A lot about this Penn State team will look familiar to the eyes
behind those thick, black-rimmed spectacles. There are fast,
aggressive linebackers. There's a powerful tailback behind a
big, athletic line. But there's one component not even Joe
Paterno has seen in his 47 seasons as a head coach or assistant
with the Nittany Lions. No quarterback from State College Area
High, located just over a mile from Beaver Stadium, has started
for the Nittany Lions. That should change on Sept. 6, when
fifth-year senior Mike McQueary is expected to lead Penn State
in its opener against Pittsburgh.
By the time McQueary moved to State College in 1981 as a
six-year-old, he had already fallen in love with college
football's legendary unadorned helmets--those of Notre Dame,
that is. To this day he wears number 9 in honor of the Irish's
national championship winning quarterback from 1988, Tony Rice.
It's a good thing the 6'4", 222-pound McQueary has always been
big for his age. Life can be tough for a Notre Dame fan in Happy
When the Irish stopped recruiting him--"That guy down in
Berwick, Pa., got their attention," he says, referring to his
friend Ron Powlus, the Notre Dame quarterback--McQueary, who had
taken his high school team to the state semifinals, rejected
offers from Wake Forest and a couple of other schools to stay
home. Because no local boy had ever been the quarterback at Penn
State under Paterno, McQueary's decision came as a surprise. "No
one ever thought Mike would play here," says his high school
center, Matt Rhule, a Penn State linebacker.
For three seasons McQueary waited patiently behind Kerry Collins
and Wally Richardson, accepting his role as backup while hosting
Thanksgiving dinner for the team. Whenever the Nittany Lions
have played on the last Saturday in November, McQueary has
invited as many as 25 teammates to his parents' house for turkey
and--don't tell Paterno--touch football. Two years ago John and
Anne McQueary went through two turkeys, one ham, 15 pounds of
mashed potatoes and 10 pies.
Whenever McQueary has stepped onto the field at Penn State, he
has made something happen, for better or worse. Two years ago
his last-minute, 42-yard touchdown pass in a 59-34 rout of
Rutgers precipitated a shouting match between Paterno and two
Scarlet Knights assistants, one of whom suggested Paterno had
bet on the game. Last season, when the Nittany Lions trailed
Indiana 10-3 in the second quarter, Paterno yanked Richardson
and sent in McQueary, who sparked a 48-26 victory. He returned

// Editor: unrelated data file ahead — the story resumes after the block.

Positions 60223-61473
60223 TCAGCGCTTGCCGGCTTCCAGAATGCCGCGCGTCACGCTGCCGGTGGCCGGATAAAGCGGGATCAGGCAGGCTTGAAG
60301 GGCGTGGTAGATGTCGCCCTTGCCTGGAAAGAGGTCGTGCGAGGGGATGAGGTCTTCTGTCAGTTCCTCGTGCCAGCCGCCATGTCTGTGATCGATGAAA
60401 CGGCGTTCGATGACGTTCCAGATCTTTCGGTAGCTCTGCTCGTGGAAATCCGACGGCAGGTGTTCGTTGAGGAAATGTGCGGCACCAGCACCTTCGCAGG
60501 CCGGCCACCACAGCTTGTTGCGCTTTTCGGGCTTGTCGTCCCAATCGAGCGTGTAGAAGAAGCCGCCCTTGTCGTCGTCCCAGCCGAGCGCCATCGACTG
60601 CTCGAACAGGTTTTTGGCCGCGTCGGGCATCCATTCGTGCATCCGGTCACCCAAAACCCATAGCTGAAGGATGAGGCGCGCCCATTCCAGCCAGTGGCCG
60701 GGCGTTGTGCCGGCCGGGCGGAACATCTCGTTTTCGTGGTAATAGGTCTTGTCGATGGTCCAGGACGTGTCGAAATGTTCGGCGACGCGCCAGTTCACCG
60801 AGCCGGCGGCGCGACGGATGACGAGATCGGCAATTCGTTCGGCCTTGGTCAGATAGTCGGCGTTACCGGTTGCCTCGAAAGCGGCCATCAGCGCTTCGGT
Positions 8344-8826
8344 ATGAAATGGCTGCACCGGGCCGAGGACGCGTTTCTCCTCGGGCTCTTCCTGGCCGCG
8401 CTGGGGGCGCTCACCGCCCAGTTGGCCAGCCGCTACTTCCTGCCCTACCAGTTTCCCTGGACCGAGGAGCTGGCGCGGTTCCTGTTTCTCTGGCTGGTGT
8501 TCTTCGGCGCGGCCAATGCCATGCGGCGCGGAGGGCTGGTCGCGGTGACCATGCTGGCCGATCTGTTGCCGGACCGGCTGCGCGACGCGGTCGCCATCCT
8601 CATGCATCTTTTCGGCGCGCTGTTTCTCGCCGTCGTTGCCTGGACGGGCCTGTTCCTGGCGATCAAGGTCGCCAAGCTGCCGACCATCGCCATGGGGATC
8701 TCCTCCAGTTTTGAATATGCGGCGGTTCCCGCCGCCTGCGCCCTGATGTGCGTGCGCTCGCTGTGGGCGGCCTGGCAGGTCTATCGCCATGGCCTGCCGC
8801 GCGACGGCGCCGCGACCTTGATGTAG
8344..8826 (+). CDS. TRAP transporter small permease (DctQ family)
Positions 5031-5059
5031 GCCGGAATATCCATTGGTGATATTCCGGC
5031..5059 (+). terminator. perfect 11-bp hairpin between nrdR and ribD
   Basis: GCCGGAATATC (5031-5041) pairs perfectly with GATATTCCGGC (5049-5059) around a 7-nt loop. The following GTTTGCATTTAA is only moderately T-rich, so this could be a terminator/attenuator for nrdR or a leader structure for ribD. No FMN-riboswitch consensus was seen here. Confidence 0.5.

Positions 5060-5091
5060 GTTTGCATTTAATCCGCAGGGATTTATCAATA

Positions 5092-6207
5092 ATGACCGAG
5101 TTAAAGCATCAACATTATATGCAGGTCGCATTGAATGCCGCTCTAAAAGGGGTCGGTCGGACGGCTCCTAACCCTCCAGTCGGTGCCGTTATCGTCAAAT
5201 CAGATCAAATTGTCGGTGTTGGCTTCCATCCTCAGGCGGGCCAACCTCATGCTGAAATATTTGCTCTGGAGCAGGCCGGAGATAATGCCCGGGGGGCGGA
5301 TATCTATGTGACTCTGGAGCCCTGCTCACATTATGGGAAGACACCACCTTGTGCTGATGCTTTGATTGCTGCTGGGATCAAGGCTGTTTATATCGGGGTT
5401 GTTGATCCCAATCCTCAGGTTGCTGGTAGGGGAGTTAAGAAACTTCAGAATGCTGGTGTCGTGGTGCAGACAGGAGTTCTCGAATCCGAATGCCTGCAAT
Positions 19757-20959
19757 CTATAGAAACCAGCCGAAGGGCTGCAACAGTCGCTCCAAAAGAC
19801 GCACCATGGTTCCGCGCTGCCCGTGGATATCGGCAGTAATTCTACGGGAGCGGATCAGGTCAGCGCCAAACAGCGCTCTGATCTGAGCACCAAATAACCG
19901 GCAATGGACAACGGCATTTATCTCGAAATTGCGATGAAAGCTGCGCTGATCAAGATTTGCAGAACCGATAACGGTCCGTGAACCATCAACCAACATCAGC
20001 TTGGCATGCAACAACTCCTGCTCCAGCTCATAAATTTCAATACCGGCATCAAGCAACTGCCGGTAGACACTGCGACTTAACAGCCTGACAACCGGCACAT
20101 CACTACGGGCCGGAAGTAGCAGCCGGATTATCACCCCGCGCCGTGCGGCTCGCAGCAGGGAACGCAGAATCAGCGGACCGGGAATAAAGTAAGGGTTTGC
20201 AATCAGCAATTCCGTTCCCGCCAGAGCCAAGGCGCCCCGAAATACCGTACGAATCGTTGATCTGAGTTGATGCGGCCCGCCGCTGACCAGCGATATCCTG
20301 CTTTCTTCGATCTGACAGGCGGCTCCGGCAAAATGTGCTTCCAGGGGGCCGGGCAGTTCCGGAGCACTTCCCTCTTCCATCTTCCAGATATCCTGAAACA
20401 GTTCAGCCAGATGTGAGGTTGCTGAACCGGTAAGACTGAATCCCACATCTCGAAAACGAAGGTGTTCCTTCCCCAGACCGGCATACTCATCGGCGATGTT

to the bench the next game. "If you keep your mouth shut, work
hard and do well in school, Joe is going to give you a shot,"
Paterno says McQueary's ability to make decisions reminds him of
Collins. "You've got to anticipate the window opening," Paterno
says. "You can't wait until the window opens. I never quite got
Wally to that level of confidence. This kid will have confidence
Paterno has a lot of the pieces necessary to become the ninth
coach to win at least three national championships. Linebackers
Brandon Short, a redshirt sophomore, and Jim Nelson and Aaron
Collins, both seniors, lead the seven returning starters from a
defense that learned on the job a year ago. Junior tailback
Curtis Enis is also back after rushing for 1,210 yards at an
average of 5.4 yards a pop. So is Joe Jurevicius, the fifth-year
wideout who averaged 21.2 yards on 41 catches last season. He is
one of the 28 players on the roster who know firsthand what it
takes to go 12-0, as Penn State did three years ago.
The schedule stairsteps to Pasadena. Penn State can open the
season by winning the Pennsylvania championship (Pittsburgh,
Temple). Next up is the Big Ten (Ohio State, Michigan and
Wisconsin come to Beaver Stadium). If the Nittany Lions reach
10-0, and if they're able to push themselves away from the
McQuearys' table, they can go to Michigan State on Thanksgiving
Saturday and deliver Paterno his 300th victory.
That's a lot to ask of a fifth-year quarterback with little
experience. But Rhule, who has played with McQueary longer than
anyone else and thinks it would be a mistake to underestimate
him, says, "What's the word? Charisma? He's got it."
COLOR PHOTO: AL TIELEMANS JUNIOR TAILBACK ENIS CAN BREAK A GAME OPEN WITH HIS SPEED AND RAW POWER [Curtis Enis in game]
522 Games Joe Paterno has spent on the Lions' coaching staff,
exactly half the number Penn State has played in its history.
Paterno's 289 victories are tops among active Division I-A
TWO GAMES TO WATCH
OCT. 11 VS. OHIO STATE The Nittany Lions' second Big Ten matchup
of the season may be their most crucial. They should be 4-0 when
the Buckeyes visit Beaver Stadium.
NOV. 8 VS. MICHIGAN Penn State holds a 3-1 edge in the series,
including a 29-17 victory a year ago. This will be the second of
five November games for the Nittany Lions.
Passing Mike McQueary Sr. 21 comp., 44 att.,
388 yds., 3 TDs
Rushing Curtis Enis Jr. 1,210 yds., 13 TDs
Receiving Joe Jurevicius Sr. 41 catches, 869 yds.,
Tackles LB Jim Nelson Sr. 82
Interceptions SS Shawn Lee Jr. 4